RIO DE JANEIRO - The 1994 takeover of Brazil's second-largest poultry producer by a group of state-owned-company pension funds has become the most celebrated example of how corporate governance and professional management can turn around a financially ailing, family-run business.
A consortium of eight pension funds - led by the Caixa de Previdencia dos Funcionarios do Banco do Brasil, or Previ, the pension fund of the state-controlled Banco do Brasil - bought Perdigao for $150 million in 1994. Perdigao's founder, Saul Brandalise, had died two years earlier, leaving his sons with a highly indebted firm and without the managerial know-how to run it.
Perdigao's new owners made administrative expertise a priority, because no group of Brazilian pension funds had ever made the decision to jointly buy control of a big company. Executives in the consortium decided to lay down some administrative ground rules for the professionals they hand-picked to restructure the business.
Those corporate governance rules included: concentrate on the "core" business rather than diversifying outside the sector; boost the ability to compete through economies of scale, synergistic acquisitions and investments; and reduce short-term debt to avoid punishing interest rates.
"The Previ-led pension fund consortium is responsible for setting down the management guidelines that have turned this company around," said Perdigao President Nildemar Secches. "Without such corporate governance, Perdigao - had it survived - wouldn't bear the faintest resemblance to the company it is today."
The Perdigao management team, lead by Mr. Secches, began to carry out those guidelines by selling off the firm's hotels, pet food stores, fertilizer plants, timber and cargo transport firms. Through this divestment, Perdigao reduced itself from three listed companies to one. And with three firms no longer independently making decisions that might hurt the performance of the other two, the constant conflicts among major shareholders ended.
This consolidation, which channeled investments into the core business - poultry and pork production - increased the firm's animal-protein production capacity by 55% since 1994. The pension funds also began to invest through 2003 a total of $570 million in Perdigao, a capital injection (through 2003) that has, along with the consolidation, helped boost Perdigao's share of the industrial meat market to 20% this year from 16% in 1994, and its share of the frozen meat market to 25.6% from 8.8%. The entire $570 million investment is expected to increase Perdigao's capacity by an additional 50% by 2003.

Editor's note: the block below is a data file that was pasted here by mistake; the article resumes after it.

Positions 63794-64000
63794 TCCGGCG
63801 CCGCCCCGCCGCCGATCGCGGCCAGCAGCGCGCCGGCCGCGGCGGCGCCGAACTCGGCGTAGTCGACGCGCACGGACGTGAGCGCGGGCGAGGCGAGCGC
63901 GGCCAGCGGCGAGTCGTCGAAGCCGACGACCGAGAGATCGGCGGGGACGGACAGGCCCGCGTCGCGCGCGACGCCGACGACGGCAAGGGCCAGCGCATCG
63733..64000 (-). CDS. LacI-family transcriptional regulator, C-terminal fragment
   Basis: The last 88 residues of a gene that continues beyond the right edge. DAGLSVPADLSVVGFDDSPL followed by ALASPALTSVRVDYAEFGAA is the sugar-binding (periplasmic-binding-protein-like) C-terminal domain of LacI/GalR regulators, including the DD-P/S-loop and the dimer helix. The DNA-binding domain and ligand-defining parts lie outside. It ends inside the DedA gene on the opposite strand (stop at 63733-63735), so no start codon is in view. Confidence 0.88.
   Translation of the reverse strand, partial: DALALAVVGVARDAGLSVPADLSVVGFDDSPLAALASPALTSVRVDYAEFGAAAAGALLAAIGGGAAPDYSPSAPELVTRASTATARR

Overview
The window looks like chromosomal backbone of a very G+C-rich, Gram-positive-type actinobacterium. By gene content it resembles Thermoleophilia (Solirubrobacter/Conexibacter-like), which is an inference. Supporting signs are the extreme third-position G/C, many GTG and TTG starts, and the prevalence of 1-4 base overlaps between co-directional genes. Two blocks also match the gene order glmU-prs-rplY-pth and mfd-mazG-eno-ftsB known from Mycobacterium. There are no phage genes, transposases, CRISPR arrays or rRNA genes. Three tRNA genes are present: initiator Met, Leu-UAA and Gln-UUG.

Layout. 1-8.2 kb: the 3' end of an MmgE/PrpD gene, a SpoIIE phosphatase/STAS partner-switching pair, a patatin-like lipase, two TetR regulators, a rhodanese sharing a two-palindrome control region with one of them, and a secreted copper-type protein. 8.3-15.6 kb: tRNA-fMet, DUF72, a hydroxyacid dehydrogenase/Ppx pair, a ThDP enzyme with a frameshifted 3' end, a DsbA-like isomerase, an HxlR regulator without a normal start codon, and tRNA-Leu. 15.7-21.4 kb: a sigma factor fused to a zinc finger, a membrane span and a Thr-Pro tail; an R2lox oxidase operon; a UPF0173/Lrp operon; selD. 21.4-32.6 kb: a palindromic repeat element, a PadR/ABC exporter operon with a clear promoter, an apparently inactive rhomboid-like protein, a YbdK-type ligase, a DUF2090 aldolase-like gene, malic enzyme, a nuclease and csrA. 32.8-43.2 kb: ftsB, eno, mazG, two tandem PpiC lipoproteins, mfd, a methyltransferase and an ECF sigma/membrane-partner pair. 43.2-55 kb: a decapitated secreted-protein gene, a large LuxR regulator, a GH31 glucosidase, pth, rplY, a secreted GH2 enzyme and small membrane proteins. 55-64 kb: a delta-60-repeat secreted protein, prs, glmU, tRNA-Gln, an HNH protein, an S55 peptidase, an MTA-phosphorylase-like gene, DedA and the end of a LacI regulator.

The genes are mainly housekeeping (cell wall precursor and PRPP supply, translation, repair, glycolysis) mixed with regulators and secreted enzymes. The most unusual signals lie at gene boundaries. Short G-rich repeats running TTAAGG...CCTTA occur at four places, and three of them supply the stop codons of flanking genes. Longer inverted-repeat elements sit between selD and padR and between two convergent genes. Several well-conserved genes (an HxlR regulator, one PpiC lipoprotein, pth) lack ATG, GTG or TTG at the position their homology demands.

"With globalization, all Brazilian industrial sectors are consolidating to use economy-of-scale gains to better compete," said Mr. Secches. "This is particularly true in our sector, which is why we wasted no time in expanding our core business."
Perdigao administrators have boosted exports (which now account for 25% of the firm's output) to help provide a market for the company's increased capacity. The company also has created synergistic, core business spin-off operations. Perdigao recently began selling frozen vegetables (which it imports) because it could use existing freezing facilities.
The new administrators also began reducing the firm's short-term debt from $325 million in June 1994, when the firm was sold, to $205 million as of Sept. 30, 1997.
This debt reduction, along with increased production capacity and growing market share explains why Perdigao, for the first nine months of 1997, posted $17.7 million in profits (on $681 million in sales), well above the $9.8 million in profits it posted for all of 1996.
Perdigao production and financial overhauls were complemented with an administrative restructuring that redefined and consolidated job categories, but didn't involve layoffs. In fact, by expanding core business operations, the number of Perdigao employees has risen to 14,700 from 12,600 in 1994.
The entire process resulted in Perdigao's market value reaching $440 million, from $120 million in mid-1994. Savvy foreign investors, anticipating such a turnaround, now hold 15.3% of Perdigao's outstanding shares, compared to well less than 1% when the company was sold.
Perdigao's Mr. Secches said the company's turnaround doesn't mean that all Brazilian family-owned firms would be better off were they administered by professional outsiders.
"In some family businesses, problems arise when power is transferred, often suddenly, from one generation to another, and where the descendants don't have the same expertise as the founder," he said. "In Brazil there still exist well-run Brazilian family businesses and poorly run firms, administered by owner-picked professionals. Perdigao isn't, however, one of them."